Easter 4: 26 April 1 John 3:16-24
In 3:11 the author had recalled his hearers to the beginning in two senses: the beginning of the letter and, as there, to what had been the message from the beginning. He summarises that message as the instruction that we love one another. 3:12-15 looks at the negative side: hate. It includes the letter's only direct reference to the Old Testament: Cain, the murderer. 3:14 uses the traditional notion of resurrection to declare that the true sign of moving from death to life is the move from hate to love. That can happen for people here and now. The life promised in the good news shows its face as love; its opposite is death and hate.
Our passage begins with the author addressing the nature of love. He points to Christ's love. Christ laid down his life for us. Within the letter we might associate this with Christ's laying down his life vicariously, as a sacrifice (eg. as in 2:1-2). But he goes on to urge that his hearers lay down their lives for each other. Here the focus is obviously not vicarious sacrifice, but love which goes the whole way in the interest of others. In John 15:18-19 Jesus speaks in a similar way of laying down his life for the disciples as his friends. There, too, the focus is the generosity, not theories of atonement. Similarly in John 10 Jesus speaks of laying down his life in the interests of his sheep.
3:17 shows the earthiness of these reflections. Such love has to include consideration of the well being and needs of others. While the focus in 1 John is very much on life within the Christian community, often the statements are just as applicable in a broader sense. It should not be necessary to argue that engagement in God's love includes engagement with a world in need with all its complexities, political, social and otherwise; but strangely, as in the writer's day, there are Christians who do not make the connection.
The writer is fond of 'hooking' paragraphs together by ending one with the theme which will be the focus of the next. We see it in the transition from 18 to 19 ('truth'), 22 to 23 ('commandment') and 24 to 4:1 ('Spirit'). The focus on truth in 3:19-22 has less to do with truths and more to do with integrity. In 3:19 persuading our heart really means persuading our mind or conscience. 3:20 contemplates that people may have troubled consciences. They should not necessarily see that as a problem. Their focus needs to be on God - despite what they feel. This is of course a good way of dealing with a troubled mind. From the rest of the letter it is clear that the author means that people need to give their primary attention to God as the God of love and light - and not primarily to their own feelings. Faith alone, not feelings! A good antidote for those depressed by not being able to sustain the highs of spirituality promised or pretended in some Christian communities.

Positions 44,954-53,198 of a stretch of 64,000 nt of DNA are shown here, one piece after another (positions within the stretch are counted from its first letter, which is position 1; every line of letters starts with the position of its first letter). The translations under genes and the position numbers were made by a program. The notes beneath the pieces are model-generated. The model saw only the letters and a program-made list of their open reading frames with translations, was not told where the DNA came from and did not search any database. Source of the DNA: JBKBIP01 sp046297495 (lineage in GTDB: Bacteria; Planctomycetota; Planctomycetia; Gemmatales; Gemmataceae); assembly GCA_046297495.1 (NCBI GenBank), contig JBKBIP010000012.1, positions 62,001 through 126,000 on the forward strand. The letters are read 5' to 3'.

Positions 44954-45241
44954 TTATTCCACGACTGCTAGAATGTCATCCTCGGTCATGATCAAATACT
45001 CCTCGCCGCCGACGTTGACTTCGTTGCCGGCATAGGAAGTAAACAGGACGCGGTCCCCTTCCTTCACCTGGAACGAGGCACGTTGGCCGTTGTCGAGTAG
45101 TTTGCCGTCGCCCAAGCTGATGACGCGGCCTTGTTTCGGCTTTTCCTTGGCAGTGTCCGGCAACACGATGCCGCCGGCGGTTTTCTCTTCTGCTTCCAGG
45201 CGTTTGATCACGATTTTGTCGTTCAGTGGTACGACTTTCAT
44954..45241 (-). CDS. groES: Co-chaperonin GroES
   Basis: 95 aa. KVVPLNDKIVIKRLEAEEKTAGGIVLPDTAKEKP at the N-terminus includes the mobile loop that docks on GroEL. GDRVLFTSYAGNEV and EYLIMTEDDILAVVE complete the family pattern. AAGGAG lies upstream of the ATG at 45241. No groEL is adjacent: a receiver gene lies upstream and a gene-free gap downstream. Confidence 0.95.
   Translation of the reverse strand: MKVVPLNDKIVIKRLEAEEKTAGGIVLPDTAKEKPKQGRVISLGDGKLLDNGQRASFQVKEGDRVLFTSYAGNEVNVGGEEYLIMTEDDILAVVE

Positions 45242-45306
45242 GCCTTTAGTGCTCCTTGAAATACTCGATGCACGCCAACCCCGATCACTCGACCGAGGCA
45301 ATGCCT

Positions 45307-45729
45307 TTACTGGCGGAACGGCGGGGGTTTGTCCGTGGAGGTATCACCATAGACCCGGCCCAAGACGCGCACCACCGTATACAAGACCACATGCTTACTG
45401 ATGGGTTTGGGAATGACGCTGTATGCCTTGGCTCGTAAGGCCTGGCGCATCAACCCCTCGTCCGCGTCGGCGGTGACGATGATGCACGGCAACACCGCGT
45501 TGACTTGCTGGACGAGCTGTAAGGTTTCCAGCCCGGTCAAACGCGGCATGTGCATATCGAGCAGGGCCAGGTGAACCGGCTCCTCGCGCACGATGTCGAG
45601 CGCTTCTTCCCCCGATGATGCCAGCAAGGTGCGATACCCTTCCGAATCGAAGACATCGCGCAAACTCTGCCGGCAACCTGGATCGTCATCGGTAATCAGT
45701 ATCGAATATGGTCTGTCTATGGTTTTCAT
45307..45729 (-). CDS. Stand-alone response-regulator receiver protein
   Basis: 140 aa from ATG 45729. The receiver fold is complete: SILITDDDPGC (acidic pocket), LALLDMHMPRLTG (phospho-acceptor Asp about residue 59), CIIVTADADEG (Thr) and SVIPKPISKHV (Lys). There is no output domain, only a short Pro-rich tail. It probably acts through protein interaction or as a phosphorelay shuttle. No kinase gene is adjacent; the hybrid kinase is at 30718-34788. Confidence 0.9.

Such faith or such focus results in confidence. That means, for the author, confidence in relating to God. This stands in contrast to some models of piety which assume gross lack of confidence before God and show it in body posture. The word, here, includes the notion of boldness, standing upon one's own feet, speaking freely and openly (literal etymology: saying anything, parrhesia). Love does not generate a subservience of dependent grovellers, but a group of people free and able to be themselves - a wonderfully refreshing notion. 3:22 then picks up the widely cited saying about being heard when we ask for things. It is always a problem if transferred into a consumer society: I will get what I want! In fact the author clearly sees it in the context of what happens with shared wills. We get what we need when we engage in the life of God and are doing God's commandments. It is a way of affirming the sufficiency of God and God's love.
The writer clearly envisages a relationship with God where people are not diminished, but encouraged to stand on their own two feet with confidence. It is a relationship which is responsive: I can say what I need. I will be heard. It is also one where there is a communion of will and intention and action. It is easy to hear 'commandments' (3:22) as indicating either the ten commandments or something even more elaborate. Our author always puts the focus on what is centrally significant. Thus 2:23-24 spell out the commandments that matter. There are two: we need to believe in Jesus Christ and we need to love one another.
3:23-24 brings together much of what the writer has been saying in the last two chapters and so functions as an interim summary. 2:18-27 focussed on right belief, 2:28 - 3:22, on the command to love one another. The next chapter will return to right belief again. 'The Spirit', mentioned at the end of 2:24, gives the clue to what will follow, where the author will challenge the claims of those who think they are speaking by the Spirit, but are denying the whole picture about Jesus. They are denying his real humanity, just as in their behaviour they are probably also the ones being attacked in 3:17, who deny the earthiness of love: for love means real human caring.
Gospel: Easter 4: 26 April John 10:11-18
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